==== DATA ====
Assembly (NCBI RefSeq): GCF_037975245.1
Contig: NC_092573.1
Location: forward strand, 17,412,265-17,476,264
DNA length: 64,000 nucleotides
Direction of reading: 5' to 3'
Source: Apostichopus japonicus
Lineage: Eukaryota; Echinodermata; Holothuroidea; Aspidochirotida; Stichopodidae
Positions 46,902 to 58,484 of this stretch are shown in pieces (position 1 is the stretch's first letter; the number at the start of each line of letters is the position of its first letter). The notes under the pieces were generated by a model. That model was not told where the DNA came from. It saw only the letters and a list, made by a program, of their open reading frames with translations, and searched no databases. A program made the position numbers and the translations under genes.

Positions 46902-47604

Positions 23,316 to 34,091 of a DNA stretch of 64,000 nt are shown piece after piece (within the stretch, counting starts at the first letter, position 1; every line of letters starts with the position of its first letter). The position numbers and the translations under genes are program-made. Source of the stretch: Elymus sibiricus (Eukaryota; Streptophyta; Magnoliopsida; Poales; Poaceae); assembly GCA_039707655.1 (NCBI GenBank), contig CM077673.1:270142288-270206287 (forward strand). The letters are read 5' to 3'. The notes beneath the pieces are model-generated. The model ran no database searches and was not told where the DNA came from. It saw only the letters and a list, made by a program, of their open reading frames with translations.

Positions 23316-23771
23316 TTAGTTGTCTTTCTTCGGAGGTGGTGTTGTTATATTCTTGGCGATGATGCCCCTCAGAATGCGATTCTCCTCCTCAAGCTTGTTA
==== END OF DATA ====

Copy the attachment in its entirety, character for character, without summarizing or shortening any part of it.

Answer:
Assembly (NCBI RefSeq): GCF_037975245.1
Contig: NC_092573.1
Location: forward strand, 17,412,265-17,476,264
DNA length: 64,000 nucleotides
Direction of reading: 5' to 3'
Source: Apostichopus japonicus
Lineage: Eukaryota; Echinodermata; Holothuroidea; Aspidochirotida; Stichopodidae
Positions 46,902 to 58,484 of this stretch are shown in pieces (position 1 is the stretch's first letter; the number at the start of each line of letters is the position of its first letter). The notes under the pieces were generated by a model. That model was not told where the DNA came from. It saw only the letters and a list, made by a program, of their open reading frames with translations, and searched no databases. A program made the position numbers and the translations under genes.

Positions 46902-47604

Positions 23,316 to 34,091 of a DNA stretch of 64,000 nt are shown piece after piece (within the stretch, counting starts at the first letter, position 1; every line of letters starts with the position of its first letter). The position numbers and the translations under genes are program-made. Source of the stretch: Elymus sibiricus (Eukaryota; Streptophyta; Magnoliopsida; Poales; Poaceae); assembly GCA_039707655.1 (NCBI GenBank), contig CM077673.1:270142288-270206287 (forward strand). The letters are read 5' to 3'. The notes beneath the pieces are model-generated. The model ran no database searches and was not told where the DNA came from. It saw only the letters and a list, made by a program, of their open reading frames with translations.

Positions 23316-23771
23316 TTAGTTGTCTTTCTTCGGAGGTGGTGTTGTTATATTCTTGGCGATGATGCCCCTCAGAATGCGATTCTCCTCCTCAAGCTTGTTA